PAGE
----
Detecting the unseen

A team of SMU researchers use satellite radar imagery to reveal hundreds of unseen landslides occurring in Western U.S. states.

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Landslides occur when masses of rock, soil or earth fall down a slope because of gravity. In the United States alone, damage exceeds $2 billion annually from these slides.

SMU geophysicists have used satellite imagery to identify more than 600 slow-moving landslides occurring near the U.S. West Coast.

Fewer than 5% of these landslides in California, Oregon and Washington state had previously been identified.

Geophysics professor Zhong Lu and his team at SMU were awarded nearly $1 million over the past four years from the NASA Interdisciplinary Research in Earth Science Program and the NASA Earth Surface and Interior Focus Area to study landslides on the West Coast.

Most of the large landslides they found were in the mountain ranges of western Washington, southwestern Oregon and northwestern California. In some cases, the identified landslides were within 0.5 to 5 kilometers of multiple towns and roads.

“These landslides are currently moving slowly. But they’re already in a state of force imbalance. So some other external forces, like earthquakes or rainfall, could shift them into a disaster,” says Yuankun Xu, a postdoctoral researcher who works in Lu’s SMU Radar Laboratory and lead author of a study published in the journal Landslides.

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This video shows the landslides identified by SMU researchers in yellow. Click here to explore the map.

Co-author Lu, Shuler-Foscue Chair at SMU’s Roy M. Huffington Department of Earth Sciences, says, “We don’t want to give the impression that these landslides are in trouble tomorrow. No, these landslides have a life expectancy ranging from years to a thousand years.”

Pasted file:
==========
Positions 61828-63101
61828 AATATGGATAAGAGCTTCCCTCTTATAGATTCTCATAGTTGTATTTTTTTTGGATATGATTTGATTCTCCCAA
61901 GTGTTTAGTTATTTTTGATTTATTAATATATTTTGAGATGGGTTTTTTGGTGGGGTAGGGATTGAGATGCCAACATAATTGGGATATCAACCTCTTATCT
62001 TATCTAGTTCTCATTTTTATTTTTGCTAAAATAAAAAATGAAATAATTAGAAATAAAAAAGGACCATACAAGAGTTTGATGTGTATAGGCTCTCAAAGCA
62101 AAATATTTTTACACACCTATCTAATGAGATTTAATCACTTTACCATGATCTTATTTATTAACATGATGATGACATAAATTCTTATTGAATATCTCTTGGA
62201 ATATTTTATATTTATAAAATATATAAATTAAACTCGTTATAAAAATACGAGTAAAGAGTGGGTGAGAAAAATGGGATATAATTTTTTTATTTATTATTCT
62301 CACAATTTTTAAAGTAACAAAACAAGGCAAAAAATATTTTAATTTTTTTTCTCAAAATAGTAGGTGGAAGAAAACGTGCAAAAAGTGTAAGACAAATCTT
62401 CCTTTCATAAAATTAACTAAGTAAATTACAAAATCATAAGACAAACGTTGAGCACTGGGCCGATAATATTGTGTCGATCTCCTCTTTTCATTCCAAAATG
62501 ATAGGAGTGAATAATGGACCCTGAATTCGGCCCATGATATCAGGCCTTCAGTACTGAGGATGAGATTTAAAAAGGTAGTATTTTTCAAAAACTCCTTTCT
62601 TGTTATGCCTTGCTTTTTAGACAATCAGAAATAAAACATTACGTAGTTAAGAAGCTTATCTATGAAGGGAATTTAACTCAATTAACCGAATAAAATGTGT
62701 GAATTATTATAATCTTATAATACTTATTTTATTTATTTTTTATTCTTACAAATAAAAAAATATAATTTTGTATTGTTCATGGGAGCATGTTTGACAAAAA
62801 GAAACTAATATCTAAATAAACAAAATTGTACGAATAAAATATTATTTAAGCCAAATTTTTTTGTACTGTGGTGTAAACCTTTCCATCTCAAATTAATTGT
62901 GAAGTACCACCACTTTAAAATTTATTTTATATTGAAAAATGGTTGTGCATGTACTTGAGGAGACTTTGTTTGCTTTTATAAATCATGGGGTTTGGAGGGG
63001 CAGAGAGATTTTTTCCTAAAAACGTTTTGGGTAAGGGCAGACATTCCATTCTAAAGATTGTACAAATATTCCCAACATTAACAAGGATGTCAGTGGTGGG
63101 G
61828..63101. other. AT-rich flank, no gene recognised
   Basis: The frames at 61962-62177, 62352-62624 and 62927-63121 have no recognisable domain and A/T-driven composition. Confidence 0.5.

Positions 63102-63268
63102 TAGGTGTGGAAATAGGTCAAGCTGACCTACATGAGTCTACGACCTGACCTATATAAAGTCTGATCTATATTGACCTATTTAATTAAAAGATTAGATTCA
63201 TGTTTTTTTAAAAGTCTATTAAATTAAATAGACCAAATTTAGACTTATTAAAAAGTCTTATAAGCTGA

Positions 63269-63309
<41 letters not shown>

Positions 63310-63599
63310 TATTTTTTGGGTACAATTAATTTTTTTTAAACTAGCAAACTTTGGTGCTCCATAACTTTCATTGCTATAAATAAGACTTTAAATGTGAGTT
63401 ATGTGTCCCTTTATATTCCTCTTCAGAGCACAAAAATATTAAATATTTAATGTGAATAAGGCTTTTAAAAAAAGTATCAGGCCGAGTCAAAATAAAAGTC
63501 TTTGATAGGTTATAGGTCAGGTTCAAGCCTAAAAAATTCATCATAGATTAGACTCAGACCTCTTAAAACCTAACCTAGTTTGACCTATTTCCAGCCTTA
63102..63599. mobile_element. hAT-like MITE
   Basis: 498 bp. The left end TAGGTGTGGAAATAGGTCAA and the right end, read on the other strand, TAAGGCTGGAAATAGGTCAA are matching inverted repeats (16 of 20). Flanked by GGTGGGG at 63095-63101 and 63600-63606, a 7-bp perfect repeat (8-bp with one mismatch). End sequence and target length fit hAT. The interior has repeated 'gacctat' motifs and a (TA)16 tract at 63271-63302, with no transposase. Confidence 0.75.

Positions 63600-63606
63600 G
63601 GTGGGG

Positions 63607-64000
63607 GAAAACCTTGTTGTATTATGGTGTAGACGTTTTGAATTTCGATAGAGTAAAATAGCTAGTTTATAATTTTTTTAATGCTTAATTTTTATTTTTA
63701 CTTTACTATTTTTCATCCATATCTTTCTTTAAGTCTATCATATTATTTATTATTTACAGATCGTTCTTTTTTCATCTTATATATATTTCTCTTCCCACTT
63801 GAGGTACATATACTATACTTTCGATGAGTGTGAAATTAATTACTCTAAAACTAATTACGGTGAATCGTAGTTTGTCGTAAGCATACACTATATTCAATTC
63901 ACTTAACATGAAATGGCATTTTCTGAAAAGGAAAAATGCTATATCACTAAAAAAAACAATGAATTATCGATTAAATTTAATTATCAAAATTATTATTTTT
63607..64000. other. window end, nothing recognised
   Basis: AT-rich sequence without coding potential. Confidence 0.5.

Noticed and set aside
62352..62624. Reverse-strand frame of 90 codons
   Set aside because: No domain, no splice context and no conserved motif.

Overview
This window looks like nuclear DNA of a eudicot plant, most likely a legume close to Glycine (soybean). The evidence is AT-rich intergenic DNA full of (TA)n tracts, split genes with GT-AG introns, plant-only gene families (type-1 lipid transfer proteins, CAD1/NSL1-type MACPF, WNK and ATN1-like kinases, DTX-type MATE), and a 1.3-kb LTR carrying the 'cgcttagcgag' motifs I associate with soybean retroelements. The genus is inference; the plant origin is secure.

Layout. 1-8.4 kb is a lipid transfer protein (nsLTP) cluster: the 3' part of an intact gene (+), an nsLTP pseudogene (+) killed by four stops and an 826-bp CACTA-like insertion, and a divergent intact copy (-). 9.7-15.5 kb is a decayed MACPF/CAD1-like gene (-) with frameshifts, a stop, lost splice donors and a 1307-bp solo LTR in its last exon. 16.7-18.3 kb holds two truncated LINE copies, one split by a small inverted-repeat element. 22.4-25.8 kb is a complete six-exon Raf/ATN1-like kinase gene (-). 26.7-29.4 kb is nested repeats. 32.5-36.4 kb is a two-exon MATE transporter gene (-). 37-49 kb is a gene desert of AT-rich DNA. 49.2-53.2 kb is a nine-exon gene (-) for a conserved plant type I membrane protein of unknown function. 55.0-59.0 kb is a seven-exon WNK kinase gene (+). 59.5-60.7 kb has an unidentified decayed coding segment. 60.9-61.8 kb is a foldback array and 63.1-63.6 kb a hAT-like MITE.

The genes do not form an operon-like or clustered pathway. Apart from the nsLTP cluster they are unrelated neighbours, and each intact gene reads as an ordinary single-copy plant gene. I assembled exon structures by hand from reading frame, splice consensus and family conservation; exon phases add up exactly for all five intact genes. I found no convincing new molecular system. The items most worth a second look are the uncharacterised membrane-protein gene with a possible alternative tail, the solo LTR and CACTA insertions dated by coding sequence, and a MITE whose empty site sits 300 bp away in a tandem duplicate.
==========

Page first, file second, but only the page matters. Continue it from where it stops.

Still, the researchers urged policymakers in these Western states to monitor the movement of the now-identified landslides so they can prevent a catastrophe from happening.

“I would be very concerned if living, working or commuting upon or near any of the landslides,” says study co-author William H. Schulz, a research geologist in the USGS’ Landslide Hazards Program. “However, humans can and have successfully dealt with individual landslides and potentially unstable slopes in the past. Detailed studies performed by professionals involving engineering geologic characterization and modeling are needed for any landslide to accurately estimate and mitigate potential future hazards.”

Landslides kill thousands of people every year worldwide

Landslides occur when masses of rock, soil or earth fall down a slope because of gravity. They cause thousands of deaths each year around the world, and in the United States alone, damage exceeds $2 billion annually from these slides.

Xu, Lu and the rest of the research team used radar satellite images to unravel previously unidentified landslides from space.

With interferometric synthetic aperture radar technology (called InSAR, for short), the satellite images allow scientists to detect changes that aren’t visible to the naked eye. The satellite technology can capture ground motion with a precision of sub-inches or better, at a spatial resolution of a few yards over thousands of miles, say the researchers.

Xu says SMU’s high-performance computer was essential to analyzing at high speed the mammoth amount of data inherent in using the InSAR technique.

Lu says the supercomputer “is the unsung hero. Without it, we wouldn’t have been able to do this research.”

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Examples of active landslides discovered in Washington, Oregon and California by SAR interferograms. Red polygons outline the landslide extents, and white arrows mark the downslope directions.

They found that 70% of the landslides they identified moved at a consistent pace, sliding farther down a slope from where they had been the year before. These landslides moved at rates of tens of centimeters to a few meters per year on average, Lu says.

But Lu notes that climate change could accelerate how quickly these landslides become catastrophic, as “climate change is producing abnormal climate situations.” For instance, it’s possible that record rainfall, similar to what was seen in Europe and China this year, could make some of the landslides on the West Coast worse.

Those landslides ranged in size from the equivalent of seven to 2,400 football fields.

Though InSAR has been highly effective at detecting landslides, Lu says there are likely still more unidentified slow-moving landslides on the U.S. West Coast because extremely dense forests may hinder InSAR’s capability to spot them. The InSAR satellite images are also less able to reveal landslide motions that are oriented perpendicular to the radar sensor’s “line of sight.”